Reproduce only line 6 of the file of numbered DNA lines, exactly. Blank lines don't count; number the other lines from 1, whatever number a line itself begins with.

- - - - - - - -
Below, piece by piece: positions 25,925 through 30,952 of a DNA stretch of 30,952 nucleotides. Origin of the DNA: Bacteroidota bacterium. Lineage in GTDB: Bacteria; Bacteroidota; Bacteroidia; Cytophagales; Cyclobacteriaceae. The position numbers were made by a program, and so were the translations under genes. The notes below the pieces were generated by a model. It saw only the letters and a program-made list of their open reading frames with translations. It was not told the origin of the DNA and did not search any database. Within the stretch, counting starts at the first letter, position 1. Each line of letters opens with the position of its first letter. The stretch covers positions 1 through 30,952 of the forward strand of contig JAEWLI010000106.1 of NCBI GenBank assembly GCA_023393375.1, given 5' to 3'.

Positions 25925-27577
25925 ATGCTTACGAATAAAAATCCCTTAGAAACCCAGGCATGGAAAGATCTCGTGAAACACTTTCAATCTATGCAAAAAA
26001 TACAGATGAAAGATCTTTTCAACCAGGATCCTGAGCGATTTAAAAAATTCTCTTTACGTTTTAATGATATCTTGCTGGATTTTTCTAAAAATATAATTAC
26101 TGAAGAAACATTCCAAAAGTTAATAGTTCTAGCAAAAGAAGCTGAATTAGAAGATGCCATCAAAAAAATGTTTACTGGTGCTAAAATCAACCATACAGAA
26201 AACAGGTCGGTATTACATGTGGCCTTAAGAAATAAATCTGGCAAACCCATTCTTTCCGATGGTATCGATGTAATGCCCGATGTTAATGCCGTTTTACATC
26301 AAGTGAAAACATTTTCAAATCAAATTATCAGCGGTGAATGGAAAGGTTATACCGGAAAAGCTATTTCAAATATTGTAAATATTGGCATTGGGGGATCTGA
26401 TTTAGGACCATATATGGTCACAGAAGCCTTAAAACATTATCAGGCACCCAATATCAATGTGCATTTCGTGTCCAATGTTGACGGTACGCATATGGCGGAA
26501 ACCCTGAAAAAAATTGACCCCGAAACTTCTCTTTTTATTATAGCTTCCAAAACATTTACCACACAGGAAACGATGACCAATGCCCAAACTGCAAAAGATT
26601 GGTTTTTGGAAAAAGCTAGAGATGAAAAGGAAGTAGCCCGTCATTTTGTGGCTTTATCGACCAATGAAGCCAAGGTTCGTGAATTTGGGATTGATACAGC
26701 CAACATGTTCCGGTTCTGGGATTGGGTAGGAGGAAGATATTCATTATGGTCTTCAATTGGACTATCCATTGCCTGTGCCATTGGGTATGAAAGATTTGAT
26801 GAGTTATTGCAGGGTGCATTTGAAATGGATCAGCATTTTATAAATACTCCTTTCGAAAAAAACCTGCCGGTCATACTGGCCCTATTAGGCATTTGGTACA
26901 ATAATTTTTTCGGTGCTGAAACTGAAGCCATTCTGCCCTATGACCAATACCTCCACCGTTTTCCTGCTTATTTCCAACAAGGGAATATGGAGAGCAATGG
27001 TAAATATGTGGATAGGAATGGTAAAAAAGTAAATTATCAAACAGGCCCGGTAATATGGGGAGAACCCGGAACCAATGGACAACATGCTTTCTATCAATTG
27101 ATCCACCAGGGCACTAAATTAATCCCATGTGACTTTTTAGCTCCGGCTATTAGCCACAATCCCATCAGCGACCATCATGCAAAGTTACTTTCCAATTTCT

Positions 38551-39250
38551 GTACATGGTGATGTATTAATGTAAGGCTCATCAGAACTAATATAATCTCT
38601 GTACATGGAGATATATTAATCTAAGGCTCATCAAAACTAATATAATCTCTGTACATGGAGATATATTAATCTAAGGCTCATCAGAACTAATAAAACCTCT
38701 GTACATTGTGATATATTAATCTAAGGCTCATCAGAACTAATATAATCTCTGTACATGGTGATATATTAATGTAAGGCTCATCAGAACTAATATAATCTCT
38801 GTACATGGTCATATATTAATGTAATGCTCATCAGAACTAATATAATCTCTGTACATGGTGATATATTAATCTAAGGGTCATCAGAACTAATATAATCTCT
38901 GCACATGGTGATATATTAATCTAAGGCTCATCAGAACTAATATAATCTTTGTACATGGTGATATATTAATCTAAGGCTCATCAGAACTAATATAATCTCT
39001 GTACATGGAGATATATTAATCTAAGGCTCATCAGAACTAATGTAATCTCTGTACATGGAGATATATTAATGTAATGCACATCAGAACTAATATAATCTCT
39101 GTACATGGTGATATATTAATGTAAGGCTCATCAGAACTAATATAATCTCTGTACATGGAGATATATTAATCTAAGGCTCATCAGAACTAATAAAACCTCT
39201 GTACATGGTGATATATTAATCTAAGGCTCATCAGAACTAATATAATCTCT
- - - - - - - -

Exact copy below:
26201 AACAGGTCGGTATTACATGTGGCCTTAAGAAATAAATCTGGCAAACCCATTCTTTCCGATGGTATCGATGTAATGCCCGATGTTAATGCCGTTTTACATC